Hochburg made a wet belching noise, his eyelids flickering. Blood spurted out of his neck. It hit Burton in the face, a slap from chin to eyebrow. Burning hot. Scarlet.
Burton stabbed again and again. More blood. It drenched his clothes. Spattered the maps on the walls, running down them. Turning Africa red.
Then the door burst inward and two guards were in the room, pistols drawn. Faces wide and merciless.
It was called dambe. Burton had learned it as a kid on the banks of the River Oti, in Togo, taught by the orphans his parents were supposed to redeem. Learning to kick and punch and head-butt with the unbridled ferocity of a fourteen-year-old. But always at night, always away from Father’s soulless eyes. Inventing excuses for the splits and swellings that blotted his face. Soon he was beating the boys who instructed him. They said he had the yunwa for it—the hunger. That was after his mother had left them.
The two Leibwachen glanced down at Hochburg, their mouths sagging with disbelief. Blood continued to gush from his throat, weaker with each spurt.
Burton sprang up. Three strides and he was at the door, his left hand held out in front of him straight as a spade, the right curled into a ball of knuckles tight at his armpit, his legs bent like a fencer’s.
He stamped his boot down on the closest Leibwache’s shin. The man buckled as Burton lunged forward and—snap—fired a fist into his face. A head butt and the guard was rolling on the floor.
The second Leibwache spun his pistol at Burton and fired, the shot missing his head by a fraction. Burton felt his eardrum thunderclap and muffle at the closeness of the bullet. He twisted low and rammed his elbow into the Leibwache’s chest bone. The guard doubled up, his pistol skittering across the floor.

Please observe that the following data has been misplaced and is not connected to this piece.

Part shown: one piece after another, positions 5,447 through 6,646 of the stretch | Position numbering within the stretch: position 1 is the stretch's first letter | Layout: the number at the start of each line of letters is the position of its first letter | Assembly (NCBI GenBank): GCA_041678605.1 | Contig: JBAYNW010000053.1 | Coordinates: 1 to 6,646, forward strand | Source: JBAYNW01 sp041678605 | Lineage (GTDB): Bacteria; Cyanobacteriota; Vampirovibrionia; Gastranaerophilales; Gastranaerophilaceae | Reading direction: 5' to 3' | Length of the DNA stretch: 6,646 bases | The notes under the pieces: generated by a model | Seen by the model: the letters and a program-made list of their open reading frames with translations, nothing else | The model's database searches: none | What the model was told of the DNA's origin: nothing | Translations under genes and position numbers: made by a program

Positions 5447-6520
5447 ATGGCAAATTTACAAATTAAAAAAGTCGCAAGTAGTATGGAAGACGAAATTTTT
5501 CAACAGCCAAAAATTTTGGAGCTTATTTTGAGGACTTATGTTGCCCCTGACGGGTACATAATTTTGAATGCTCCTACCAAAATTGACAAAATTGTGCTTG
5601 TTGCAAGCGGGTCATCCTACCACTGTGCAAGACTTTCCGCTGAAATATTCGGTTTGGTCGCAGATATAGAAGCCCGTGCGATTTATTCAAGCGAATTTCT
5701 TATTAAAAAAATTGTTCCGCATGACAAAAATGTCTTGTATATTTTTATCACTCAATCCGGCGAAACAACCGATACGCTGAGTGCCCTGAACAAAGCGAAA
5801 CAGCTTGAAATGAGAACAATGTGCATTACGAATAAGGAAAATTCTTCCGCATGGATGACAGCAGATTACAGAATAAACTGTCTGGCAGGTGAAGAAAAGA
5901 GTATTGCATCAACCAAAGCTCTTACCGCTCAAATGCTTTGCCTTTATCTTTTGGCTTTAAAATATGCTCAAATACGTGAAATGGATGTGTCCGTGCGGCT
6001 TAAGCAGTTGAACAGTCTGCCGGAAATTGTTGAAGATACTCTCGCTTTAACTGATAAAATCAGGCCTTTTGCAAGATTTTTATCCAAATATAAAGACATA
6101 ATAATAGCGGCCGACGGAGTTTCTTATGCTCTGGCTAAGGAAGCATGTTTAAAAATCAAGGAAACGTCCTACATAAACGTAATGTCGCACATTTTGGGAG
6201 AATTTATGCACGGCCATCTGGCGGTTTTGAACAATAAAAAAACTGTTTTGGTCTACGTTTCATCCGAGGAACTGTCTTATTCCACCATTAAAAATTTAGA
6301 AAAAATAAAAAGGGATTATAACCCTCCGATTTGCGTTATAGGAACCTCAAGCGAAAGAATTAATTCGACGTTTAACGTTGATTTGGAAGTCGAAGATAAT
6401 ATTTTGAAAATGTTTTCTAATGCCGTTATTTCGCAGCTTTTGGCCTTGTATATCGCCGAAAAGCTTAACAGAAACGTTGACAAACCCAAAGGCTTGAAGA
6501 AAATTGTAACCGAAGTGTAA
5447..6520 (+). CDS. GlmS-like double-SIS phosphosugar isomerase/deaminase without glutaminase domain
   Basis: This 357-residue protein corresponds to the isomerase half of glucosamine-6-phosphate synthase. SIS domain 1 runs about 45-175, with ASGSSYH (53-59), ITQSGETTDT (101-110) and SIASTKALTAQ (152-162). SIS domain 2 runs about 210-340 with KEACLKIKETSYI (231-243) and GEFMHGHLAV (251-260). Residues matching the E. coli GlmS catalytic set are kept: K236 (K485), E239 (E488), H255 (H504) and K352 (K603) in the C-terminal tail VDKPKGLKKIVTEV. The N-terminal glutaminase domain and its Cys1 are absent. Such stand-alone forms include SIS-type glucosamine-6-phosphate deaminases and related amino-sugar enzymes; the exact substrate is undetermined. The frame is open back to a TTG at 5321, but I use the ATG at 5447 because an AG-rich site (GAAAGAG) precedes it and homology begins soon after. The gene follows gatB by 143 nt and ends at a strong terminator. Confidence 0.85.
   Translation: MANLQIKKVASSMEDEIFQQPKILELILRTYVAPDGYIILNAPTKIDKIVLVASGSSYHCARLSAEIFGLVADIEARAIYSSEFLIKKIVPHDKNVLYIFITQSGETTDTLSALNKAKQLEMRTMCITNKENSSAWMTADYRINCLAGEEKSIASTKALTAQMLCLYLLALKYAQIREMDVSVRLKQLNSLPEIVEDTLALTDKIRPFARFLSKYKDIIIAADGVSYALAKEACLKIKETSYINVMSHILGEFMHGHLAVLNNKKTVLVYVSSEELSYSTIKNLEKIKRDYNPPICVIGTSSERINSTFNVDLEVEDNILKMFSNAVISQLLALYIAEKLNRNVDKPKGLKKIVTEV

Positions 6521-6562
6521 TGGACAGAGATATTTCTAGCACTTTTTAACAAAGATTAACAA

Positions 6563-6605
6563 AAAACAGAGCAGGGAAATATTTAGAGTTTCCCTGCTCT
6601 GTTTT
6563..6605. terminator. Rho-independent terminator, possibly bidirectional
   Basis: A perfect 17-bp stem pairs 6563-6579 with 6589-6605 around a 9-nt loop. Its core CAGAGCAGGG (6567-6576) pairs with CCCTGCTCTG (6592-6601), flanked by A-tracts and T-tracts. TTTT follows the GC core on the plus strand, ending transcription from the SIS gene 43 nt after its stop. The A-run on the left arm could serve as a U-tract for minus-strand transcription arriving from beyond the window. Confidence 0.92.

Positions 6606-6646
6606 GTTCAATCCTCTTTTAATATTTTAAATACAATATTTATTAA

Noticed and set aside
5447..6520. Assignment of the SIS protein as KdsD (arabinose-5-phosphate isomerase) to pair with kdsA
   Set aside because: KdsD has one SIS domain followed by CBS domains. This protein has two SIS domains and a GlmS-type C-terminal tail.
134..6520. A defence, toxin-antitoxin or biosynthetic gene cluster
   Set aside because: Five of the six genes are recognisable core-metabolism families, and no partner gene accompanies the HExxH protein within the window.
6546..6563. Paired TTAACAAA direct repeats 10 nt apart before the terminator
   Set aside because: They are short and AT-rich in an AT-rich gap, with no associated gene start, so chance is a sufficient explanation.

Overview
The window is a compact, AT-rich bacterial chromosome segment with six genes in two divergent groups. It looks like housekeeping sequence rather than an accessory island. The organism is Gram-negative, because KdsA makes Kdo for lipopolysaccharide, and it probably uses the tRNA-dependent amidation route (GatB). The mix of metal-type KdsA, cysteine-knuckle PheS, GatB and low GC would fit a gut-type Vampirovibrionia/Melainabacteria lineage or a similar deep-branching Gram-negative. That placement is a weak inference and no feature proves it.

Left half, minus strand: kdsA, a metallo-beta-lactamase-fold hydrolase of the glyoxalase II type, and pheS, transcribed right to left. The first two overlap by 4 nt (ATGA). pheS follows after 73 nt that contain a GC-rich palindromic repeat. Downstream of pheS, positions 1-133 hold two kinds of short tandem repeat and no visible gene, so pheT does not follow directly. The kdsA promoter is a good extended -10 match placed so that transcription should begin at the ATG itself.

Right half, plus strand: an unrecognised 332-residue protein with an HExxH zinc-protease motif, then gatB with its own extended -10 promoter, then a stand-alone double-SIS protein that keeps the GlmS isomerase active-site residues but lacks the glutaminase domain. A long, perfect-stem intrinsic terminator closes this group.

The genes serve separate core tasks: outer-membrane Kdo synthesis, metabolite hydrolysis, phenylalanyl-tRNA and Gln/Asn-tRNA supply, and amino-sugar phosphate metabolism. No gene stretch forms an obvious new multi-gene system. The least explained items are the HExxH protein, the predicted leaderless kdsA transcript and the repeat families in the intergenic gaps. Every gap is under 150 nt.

Past the open door, Burton heard the sound of boots on stairs.
The winded Leibwache lurched toward Burton, who ducked underneath him and, coming back up, thumped his wrist, the hannu, onto the back of his neck where vertebrae and skull connected. The man dropped lifelessly.
In the room beyond, another guard appeared, roused by the gunshot. For an instant his eyes met Burton’s. Then Burton slammed the door shut.
The click of the bolt.
There was no double-locking mechanism, so Burton dragged Hochburg’s desk to the door, stood it on end, and jammed it hard against the frame. It would buy him a few extra seconds. He was lathered in sweat, even the material of his breeches sticking to his thighs. He undid his top buttons and tried to breathe. His watch read 01:21.
Burton reached down for one of the Leibwache’s Lugers. He wished he had the reassuring handle of his Browning to grip, but the pistol was in Patrick’s care. The Luger would have to do. He checked its firing mechanism and clip (seven shots left) and hurried toward the veranda.
Then he hesitated.
He looked back at Hochburg’s body. The bleeding had stopped. He was completely still except for his left foot, which twitched sporadically, its motion almost comic. Burton’s last chance of knowing about his mother—why she’d vanished, what had happened—was gone forever.
The Afrika Reich © Guy Saville 2013